We’ve all experienced a few bumps and bruises in our time, many short-lived without a lasting effect on our comfort or health. Suffering bumps and bruises to the head, however, can have a damaging and long-lasting impact on our quality of life if they result in a traumatic brain injury (TBI).
What is a Traumatic Brain Injury?
A traumatic brain injury, or TBI for short, is defined by the Mayo Clinic as a brain injury that “results from a violent blow or jolt to the head or body.” In addition, an object that penetrates and damages brain tissue, such as a bullet, can cause a TBI (Source).
Some leading causes of TBIs include:
- Falls: Falls are the leading cause of TBIs, particularly in children and older adults. Falls can occur from a height, such as a ladder or stairs, or from slipping and falling on a level surface.
- Motor vehicle accidents: Motor vehicle accidents, including car, motorcycle, and pedestrian accidents, are a common cause of TBIs. Even minor accidents can result in head injuries.
- Workplace accidents: Workplace accidents, particularly in industries such as construction, mining, and manufacturing, can result in TBIs.
- Sports injuries: Contact sports such as football, soccer, and hockey can increase the risk of TBIs. Non-contact sports such as skateboarding and skiing can also result in head injuries.
- Medical conditions: Medical conditions such as strokes, tumors, and infections can cause brain lesions, a type of TBI.
- Assaults: Physical assaults and assaults with weapons can cause TBIs in victims.
- Explosive blasts and combat injuries: Explosive blasts and other combat injuries commonly cause TBIs among military personnel.
Depending on the severity of the injury, TBIs can be life-changing and significantly affect an individual’s physical, cognitive, and emotional functioning. This range of symptoms can vary widely and is often determined by the extent and location of the impact.
Types of TBIs & Their Symptoms
According to the University of Missouri’s Brain Injury Guide, doctors will grade a TBI as mild, moderate, or severe.
Mild TBIs — also known as concussions — “generally do not show lesions on MRI or CT scans” (Source). This type of TBI is categorized as the least severe and may result in temporary symptoms such as headache, confusion, dizziness, and memory problems. These symptoms typically resolve within a few weeks to a few months with appropriate rest and treatment.
(Note: Though TBIs are commonly called “concussions” by the general public, not all are classified as concussions.)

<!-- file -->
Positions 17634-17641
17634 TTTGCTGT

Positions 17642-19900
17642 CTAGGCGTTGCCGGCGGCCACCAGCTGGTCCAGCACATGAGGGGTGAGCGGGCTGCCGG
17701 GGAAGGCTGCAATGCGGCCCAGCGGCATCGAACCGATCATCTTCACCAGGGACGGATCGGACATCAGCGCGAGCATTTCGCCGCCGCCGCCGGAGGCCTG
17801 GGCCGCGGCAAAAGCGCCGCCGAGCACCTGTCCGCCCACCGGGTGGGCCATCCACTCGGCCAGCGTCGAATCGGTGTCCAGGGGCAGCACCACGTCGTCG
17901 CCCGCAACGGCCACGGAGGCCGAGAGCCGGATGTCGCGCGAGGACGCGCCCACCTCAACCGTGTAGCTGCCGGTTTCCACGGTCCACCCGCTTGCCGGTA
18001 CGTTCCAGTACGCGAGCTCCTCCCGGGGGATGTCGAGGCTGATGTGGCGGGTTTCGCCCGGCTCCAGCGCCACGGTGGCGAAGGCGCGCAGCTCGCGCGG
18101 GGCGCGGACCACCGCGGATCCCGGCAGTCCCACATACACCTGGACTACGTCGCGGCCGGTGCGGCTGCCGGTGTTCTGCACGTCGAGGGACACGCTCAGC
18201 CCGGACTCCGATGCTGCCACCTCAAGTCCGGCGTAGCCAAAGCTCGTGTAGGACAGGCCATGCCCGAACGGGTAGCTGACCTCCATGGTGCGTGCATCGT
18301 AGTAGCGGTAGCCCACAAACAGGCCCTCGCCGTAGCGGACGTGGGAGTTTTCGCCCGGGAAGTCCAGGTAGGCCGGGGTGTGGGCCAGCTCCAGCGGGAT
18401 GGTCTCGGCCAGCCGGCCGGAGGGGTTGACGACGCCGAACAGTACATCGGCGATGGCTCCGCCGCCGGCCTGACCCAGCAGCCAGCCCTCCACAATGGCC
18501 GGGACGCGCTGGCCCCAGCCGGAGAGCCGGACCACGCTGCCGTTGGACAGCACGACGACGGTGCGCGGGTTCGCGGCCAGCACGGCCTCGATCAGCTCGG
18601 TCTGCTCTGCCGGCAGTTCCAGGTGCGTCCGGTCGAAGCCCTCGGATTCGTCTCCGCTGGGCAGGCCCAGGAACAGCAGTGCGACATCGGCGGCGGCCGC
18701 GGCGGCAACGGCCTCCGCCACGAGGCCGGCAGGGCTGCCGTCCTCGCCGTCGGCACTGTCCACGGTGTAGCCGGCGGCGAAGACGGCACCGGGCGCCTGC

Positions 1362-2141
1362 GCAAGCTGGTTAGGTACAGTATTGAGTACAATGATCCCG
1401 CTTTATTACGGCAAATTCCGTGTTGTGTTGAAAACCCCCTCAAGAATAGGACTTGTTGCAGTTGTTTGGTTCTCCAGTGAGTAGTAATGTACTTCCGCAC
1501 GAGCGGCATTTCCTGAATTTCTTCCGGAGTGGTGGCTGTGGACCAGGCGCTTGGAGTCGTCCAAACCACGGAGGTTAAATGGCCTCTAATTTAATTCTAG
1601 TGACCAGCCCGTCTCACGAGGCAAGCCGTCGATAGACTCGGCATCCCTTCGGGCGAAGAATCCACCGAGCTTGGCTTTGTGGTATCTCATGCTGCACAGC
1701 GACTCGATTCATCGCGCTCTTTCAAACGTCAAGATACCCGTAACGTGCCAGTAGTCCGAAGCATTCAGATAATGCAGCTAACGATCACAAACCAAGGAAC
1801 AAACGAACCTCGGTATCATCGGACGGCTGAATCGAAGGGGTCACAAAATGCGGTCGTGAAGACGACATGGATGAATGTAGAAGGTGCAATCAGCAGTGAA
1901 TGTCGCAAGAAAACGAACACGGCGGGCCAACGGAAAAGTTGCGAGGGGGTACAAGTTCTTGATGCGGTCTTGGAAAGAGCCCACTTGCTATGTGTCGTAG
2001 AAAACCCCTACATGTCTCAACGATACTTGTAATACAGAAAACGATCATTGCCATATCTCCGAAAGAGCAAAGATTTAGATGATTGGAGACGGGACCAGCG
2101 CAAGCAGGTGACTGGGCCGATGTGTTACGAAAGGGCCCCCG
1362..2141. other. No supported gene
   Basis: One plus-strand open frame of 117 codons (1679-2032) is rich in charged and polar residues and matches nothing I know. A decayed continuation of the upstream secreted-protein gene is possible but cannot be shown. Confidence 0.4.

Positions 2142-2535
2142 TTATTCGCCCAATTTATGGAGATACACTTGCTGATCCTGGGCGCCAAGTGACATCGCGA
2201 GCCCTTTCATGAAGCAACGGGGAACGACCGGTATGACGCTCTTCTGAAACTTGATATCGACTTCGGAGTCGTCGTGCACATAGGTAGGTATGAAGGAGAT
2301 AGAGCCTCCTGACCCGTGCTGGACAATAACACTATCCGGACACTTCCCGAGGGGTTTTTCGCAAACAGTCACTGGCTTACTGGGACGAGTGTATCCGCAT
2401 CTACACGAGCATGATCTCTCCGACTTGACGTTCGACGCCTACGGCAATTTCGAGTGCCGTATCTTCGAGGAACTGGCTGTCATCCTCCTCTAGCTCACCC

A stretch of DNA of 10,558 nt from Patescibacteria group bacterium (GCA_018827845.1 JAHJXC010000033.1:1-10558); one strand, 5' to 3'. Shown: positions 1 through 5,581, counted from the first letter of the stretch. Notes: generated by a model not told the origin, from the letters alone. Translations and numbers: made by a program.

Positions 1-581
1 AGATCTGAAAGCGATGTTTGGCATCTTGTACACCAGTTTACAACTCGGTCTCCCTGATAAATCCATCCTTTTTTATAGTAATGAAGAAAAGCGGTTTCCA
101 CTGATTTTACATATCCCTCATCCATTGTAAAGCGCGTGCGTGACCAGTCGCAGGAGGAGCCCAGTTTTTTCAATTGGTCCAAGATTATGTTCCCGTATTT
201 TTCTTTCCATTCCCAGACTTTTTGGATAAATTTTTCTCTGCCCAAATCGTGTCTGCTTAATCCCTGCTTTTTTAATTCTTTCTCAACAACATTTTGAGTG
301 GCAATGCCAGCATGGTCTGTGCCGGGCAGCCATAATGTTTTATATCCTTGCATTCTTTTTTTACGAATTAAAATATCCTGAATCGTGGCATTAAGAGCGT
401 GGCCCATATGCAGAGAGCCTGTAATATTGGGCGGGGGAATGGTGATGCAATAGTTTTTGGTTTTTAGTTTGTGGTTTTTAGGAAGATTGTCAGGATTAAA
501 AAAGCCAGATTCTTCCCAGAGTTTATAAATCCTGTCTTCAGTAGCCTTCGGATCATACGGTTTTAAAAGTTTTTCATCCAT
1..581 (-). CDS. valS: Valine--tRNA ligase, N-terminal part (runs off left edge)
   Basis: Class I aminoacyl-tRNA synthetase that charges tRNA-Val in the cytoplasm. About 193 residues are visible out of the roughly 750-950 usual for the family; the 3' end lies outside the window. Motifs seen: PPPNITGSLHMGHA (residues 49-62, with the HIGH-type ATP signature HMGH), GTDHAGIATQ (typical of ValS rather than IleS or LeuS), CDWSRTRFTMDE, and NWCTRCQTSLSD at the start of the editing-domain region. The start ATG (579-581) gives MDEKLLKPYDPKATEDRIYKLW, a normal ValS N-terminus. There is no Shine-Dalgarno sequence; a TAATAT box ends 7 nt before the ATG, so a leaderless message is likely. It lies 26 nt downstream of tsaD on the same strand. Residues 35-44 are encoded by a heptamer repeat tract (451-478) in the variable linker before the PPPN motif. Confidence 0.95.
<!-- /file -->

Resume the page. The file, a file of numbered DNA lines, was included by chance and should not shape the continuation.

However, up to 30% of post-concussion patients may experience “lingering symptoms that don’t go away with time and rest” (Source). In addition, even with few to no lingering symptoms, post-concussion patients “will always be more susceptible to another concussion than someone who hasn’t had one” (Source).
Patients who have experienced multiple or repeat concussions are also at risk of developing long-term and potentially permanent symptoms.
Moderate to Severe TBIs
Compared to concussions, moderate and severe TBIs may result in a much longer recovery and permanent, life-altering symptoms or disabilities that resemble a chronic illness. The risk of death is also much higher. According to the CDC, “severe TBIs are linked to thousands of deaths each year” in the United States (Source).
An indicator of moderate and severe TBIs is evidence of brain lesions on MRI or CT scans, which suggest that the brain tissue has suffered substantial, likely irreversible, damage.
Regarding symptoms, these TBIs can cause significant physical impairments in patients such as paralysis, loss of coordination, seizures, and difficulty speaking or swallowing. Cognitive impairments such as memory loss, difficulty with attention, and language problems can also occur, as well as emotional and behavioral changes like depression, anxiety, irritability, and impulsivity (Source).
Depending on the severity, post-TBI patients may require ongoing medical care, rehabilitation, and support from family, friends, and healthcare professionals to help manage their symptoms and improve their quality of life.
TBI Prevention & Risk Mitigation
There are several ways to reduce the risk of TBIs:
- Wear protective gear: When participating in sports or recreational activities such as biking, skateboarding, or skiing, wearing helmets, and other protective gear can help prevent head injuries.
- Use seat belts and child car seats: Properly using seat belts and child car seats can help prevent head injuries in a car accident.
- Prevent falls: Falls are a common cause of TBIs, particularly in children and older adults. Taking precautions such as installing handrails and non-slip mats in bathrooms, using step stools with handrails, and keeping walkways free of clutter can help prevent falls.
- Avoid risky behaviors: Engaging in risky behaviors such as driving under the influence of drugs or alcohol, not wearing seat belts while driving, and participating in contact sports without appropriate protective gear can increase the risk of TBIs.
- Practice workplace safety: Individuals who work in industries such as construction, mining, and manufacturing should follow appropriate safety protocols and wear appropriate protective gear to prevent head injuries.
It is important to note that not all TBIs can be prevented. However, taking these steps can help reduce the risk of traumatic brain injuries and increase the chances of a full recovery in the event of a head injury.
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